Look around before you must turnaround!

By Andrew J. Birol, President, Birol Growth Consulting, Inc.


An ounce of heavy lifting can prevent a ton of bricks on your business

Although all businesses are coping with these challenging times, it is worse for some than others. As the year unfolds, I am working with two kinds of companies, those already taking needed steps to thrive and those who must start doing so now just to survive. Why are some firms and owners more proactive than reactive? Why do others avoid so many previous warning signs and must suffer so much more pain?

Examples of progress some proactive companies are enjoying:

  • A professional services firm facing high operating costs, eroding margins and unprofitable business is successfully reorganizing to focus on high margin services and clients.
  • A manufacturing business has restructured around its best products and staff who are returning a much smaller firm to profitability.
  • An Internet services company who has survived the shakeout and is enjoying surging sales as a result of rolling out new services and focusing its efforts around finding, keeping and growing customers.

Sadly, I am also watching:

  • A CEO of a distribution firm finally commit to an overdue business initiative only to be overruled by his CFO telling him no further expenditures can be made for the next sixty days.
  • An owner telling his son that decaying business conditions so threaten their company's viability that they must hire a seasoned outsider with business experience rather than keep control in the family.
  • A retired business owner recognizing the firm's end is near, stops pulling his retirement cash out of his company and leaves what little remains for his children to try to settle with their bank.

What lessons can we learn from these examples? What are:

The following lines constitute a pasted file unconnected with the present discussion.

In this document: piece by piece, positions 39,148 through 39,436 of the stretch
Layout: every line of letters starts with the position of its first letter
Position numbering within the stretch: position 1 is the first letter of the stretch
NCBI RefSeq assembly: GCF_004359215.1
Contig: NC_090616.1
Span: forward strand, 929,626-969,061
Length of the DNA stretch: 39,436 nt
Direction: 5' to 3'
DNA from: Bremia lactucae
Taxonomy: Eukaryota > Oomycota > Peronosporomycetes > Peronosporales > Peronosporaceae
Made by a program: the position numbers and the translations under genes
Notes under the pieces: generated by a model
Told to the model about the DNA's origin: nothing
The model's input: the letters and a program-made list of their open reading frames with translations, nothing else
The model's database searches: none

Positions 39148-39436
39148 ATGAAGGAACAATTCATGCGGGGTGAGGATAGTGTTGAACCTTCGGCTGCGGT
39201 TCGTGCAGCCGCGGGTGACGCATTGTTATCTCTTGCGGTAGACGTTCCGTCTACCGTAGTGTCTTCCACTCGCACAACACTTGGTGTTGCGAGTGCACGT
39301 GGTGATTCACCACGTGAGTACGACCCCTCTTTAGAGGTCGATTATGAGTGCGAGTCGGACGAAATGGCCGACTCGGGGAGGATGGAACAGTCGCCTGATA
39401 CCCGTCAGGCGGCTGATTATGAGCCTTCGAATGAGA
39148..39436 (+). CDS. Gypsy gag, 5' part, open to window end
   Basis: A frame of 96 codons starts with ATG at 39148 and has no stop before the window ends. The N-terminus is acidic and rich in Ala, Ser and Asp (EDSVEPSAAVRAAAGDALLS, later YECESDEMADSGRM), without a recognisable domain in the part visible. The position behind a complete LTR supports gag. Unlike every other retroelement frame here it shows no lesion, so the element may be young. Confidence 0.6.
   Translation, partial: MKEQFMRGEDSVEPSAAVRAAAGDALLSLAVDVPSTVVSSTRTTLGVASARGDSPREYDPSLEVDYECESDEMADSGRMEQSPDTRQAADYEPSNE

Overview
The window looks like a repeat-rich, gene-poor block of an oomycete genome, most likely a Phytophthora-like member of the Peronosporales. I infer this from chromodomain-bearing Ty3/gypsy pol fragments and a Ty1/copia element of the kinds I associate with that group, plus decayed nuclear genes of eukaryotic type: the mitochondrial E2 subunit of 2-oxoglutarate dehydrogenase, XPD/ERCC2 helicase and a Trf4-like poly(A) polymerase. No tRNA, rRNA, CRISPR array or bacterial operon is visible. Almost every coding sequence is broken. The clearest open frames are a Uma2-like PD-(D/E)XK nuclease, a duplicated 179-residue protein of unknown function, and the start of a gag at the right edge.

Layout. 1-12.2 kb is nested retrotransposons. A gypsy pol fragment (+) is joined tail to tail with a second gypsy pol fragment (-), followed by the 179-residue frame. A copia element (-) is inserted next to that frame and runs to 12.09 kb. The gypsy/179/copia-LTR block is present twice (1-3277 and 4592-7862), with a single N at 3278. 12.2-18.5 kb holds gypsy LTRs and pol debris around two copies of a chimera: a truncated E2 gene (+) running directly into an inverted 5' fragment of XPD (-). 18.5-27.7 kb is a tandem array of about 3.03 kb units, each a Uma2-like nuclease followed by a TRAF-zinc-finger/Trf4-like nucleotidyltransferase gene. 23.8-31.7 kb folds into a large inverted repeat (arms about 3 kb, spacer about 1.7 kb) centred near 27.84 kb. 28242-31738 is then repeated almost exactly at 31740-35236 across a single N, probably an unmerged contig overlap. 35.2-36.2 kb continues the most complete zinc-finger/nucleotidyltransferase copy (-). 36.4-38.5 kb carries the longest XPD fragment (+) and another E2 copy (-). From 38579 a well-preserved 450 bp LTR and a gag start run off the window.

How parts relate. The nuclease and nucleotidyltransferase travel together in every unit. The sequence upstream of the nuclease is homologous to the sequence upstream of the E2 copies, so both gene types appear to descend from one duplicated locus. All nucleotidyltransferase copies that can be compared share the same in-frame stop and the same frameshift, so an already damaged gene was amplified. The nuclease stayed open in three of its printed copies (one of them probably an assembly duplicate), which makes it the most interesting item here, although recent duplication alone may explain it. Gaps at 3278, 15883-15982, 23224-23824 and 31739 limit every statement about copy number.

1. The characteristics of these companies making proactive changes
  2. The changes owners are making to thrive
  3. The consequences for companies making these changes
  4. The consequences for companies not making these changes
  5. What you can do for your business now.

1. The characteristics of these companies making proactive changes:

While nobody likes change (except a baby with a full diaper), some owners overcome their FUD (Fear, Uncertainty and Doubt) and make needed moves before it is too late. They: ]

  • Are watching, listening and analyzing their world around them. As my friend and client, John Milgram says about business events, once is a coincidence, twice is a trend and three times is an absolute. John monitors a daily dashboard of company statistics to keep tabs on his business.
  • Are not “too smart to help”. Smart owners recognize that twenty years of industry experience is not enough to succeed in a changing environment. They accept and value lessons learned in other industries.
  • Are hands-on. Owners who personally call on customers, fiddle with their machines, know their employees and monitor their daily revenues and expenditures do better. One of my mentors, Wayne Willis, says, “Until a company grows to $100 million the CEO can still make time to review all expenditures over $1000”.

2. The changes owners are making to thrive:

Proactive owners quickly and actually:

  • Invest in critical initiatives when they need to instead of when they feel they can afford to